Confidentiality

In addition to employees’ confidentiality obligations at law, it is useful to include a clause in the agreement which confirms: 

  • what amounts to confidential information; 
  • that employees are prohibited from disclosing confidential information; and
  • that employees must take reasonable steps to ensure that confidential information remains confidential.

You should also include an indemnity clause for breach of employees’ confidentiality obligations.

Intellectual Property

For many employees, the value they provide is the intellectual property they create for the employer. Therefore, you should review the employment contract: 

  • so that intellectual property is defined broadly; 
  • to confirm any intellectual property created in connection with the employment vests in your business; and
  • to include that the employee agrees to do anything to ensure the intellectual property is assigned to you.

Restraints

Restraints prohibit employees from: 

  • working for competitors;
  • poaching clients or suppliers; and 
  • poaching the employer’s other workers during and for a period after the term of the employment. 

Courts are reluctant to enforce restraints. Therefore, if there are none in the agreement, it is unlikely any restraints will apply. On that basis, you should review the restraints to ensure they are included and drafted in a way to make them likely to be enforceable. 

Restraints are more likely to be enforceable in circumstances where they are reasonable to protect a business’s legitimate business interests. You should consider whether they: 

  • are reasonable for each employee’s specific circumstances;
  • include a cascading clause for the restraint area and restraint period; and 
  • include acknowledgements that speak to relevant case law.

Surveillance

Although the relevant legislation varies from state to state, it is generally useful to have a clause that notifies the employee that you may conduct intermittent and ongoing surveillance. This can assist you in circumstances where, for example, you undertake an investigation for harassment, and you wish to review an employee’s IT systems.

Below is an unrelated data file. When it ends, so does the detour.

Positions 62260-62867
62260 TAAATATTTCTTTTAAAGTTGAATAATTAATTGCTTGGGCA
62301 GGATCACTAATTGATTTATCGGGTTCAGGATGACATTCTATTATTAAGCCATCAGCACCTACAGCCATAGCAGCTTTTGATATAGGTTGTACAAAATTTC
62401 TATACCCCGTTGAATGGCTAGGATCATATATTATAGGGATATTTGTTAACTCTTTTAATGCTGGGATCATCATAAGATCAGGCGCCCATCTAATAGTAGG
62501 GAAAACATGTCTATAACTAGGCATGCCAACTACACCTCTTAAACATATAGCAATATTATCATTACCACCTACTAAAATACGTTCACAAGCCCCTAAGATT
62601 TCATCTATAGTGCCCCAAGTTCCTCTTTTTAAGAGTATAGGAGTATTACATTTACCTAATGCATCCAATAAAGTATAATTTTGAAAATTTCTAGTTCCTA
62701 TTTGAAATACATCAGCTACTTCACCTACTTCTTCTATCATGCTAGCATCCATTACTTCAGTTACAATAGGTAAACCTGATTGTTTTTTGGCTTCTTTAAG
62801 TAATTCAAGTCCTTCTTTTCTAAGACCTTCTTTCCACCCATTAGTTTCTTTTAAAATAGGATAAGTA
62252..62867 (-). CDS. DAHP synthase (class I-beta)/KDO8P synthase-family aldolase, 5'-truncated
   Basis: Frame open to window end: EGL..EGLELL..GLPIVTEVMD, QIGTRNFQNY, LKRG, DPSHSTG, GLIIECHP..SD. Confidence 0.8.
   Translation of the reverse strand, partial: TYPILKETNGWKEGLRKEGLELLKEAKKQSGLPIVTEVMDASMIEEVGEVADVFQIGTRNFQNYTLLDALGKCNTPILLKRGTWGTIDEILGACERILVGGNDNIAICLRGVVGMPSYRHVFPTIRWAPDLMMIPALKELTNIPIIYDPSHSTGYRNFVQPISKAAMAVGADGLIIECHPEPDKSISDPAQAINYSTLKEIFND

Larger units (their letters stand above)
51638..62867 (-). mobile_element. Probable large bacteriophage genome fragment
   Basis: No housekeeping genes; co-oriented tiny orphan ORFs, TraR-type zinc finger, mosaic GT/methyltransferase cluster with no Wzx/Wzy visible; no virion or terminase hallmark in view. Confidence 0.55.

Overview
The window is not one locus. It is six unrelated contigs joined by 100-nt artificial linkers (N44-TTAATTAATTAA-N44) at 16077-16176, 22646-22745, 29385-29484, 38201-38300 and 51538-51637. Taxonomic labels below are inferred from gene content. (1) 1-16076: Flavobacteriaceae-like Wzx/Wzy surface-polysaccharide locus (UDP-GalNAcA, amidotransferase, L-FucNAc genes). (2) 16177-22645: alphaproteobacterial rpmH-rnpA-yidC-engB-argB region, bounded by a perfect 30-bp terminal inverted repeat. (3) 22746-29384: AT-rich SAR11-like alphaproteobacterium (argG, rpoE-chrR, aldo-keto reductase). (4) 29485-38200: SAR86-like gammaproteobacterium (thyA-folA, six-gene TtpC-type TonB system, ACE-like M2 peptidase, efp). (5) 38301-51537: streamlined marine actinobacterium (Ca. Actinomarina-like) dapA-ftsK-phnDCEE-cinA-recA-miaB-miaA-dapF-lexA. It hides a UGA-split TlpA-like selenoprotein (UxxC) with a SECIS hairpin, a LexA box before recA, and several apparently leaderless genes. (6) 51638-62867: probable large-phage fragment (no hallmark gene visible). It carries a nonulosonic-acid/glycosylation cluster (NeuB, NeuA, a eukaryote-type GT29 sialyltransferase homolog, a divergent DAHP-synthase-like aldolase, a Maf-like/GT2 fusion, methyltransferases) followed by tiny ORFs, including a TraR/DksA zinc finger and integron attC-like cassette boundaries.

Key Takeaways

The employment contract outlines the commercial terms agreed between the parties. It also avoids uncertainty and associated risk for the duration of employment and upon the termination of employment. You should ensure you have the right agreement for the type of employment the employee will undertake and ensure it includes: 

  • a notice period (including during any probationary period); 
  • a clause specifying the remuneration and what it compensates the employee for;
  • confidentiality and IP clauses; and
  • terms relating to restraints and surveillance.

If you need assistance with reviewing or preparing an employment contract to ensure that it is compliant and includes key terms, contact LegalVision’s employment lawyers on 1300 544 755 or fill out the form on this page. 

Frequently Asked Questions

What should be included in an employment contract?

When reviewing an employment contract, you should ensure that it clearly outlines the commercial terms agreed between the parties, to avoid uncertainty and risk.

What is a probationary period?

A probationary period allows the employer to terminate with a shorter notice period than what usually applies after the probationary period. Therefore, this is a good idea for permanent employees in order to provide security if they are not the right fit.

Is a surveillance clause necessary?

When reviewing an employment contract, it useful to check that you have a clause that notifies the employee that you may conduct intermittent and ongoing surveillance. This helps protect your business in circumstances where you may wish to use surveillance as evidence in response to a claim against an employee.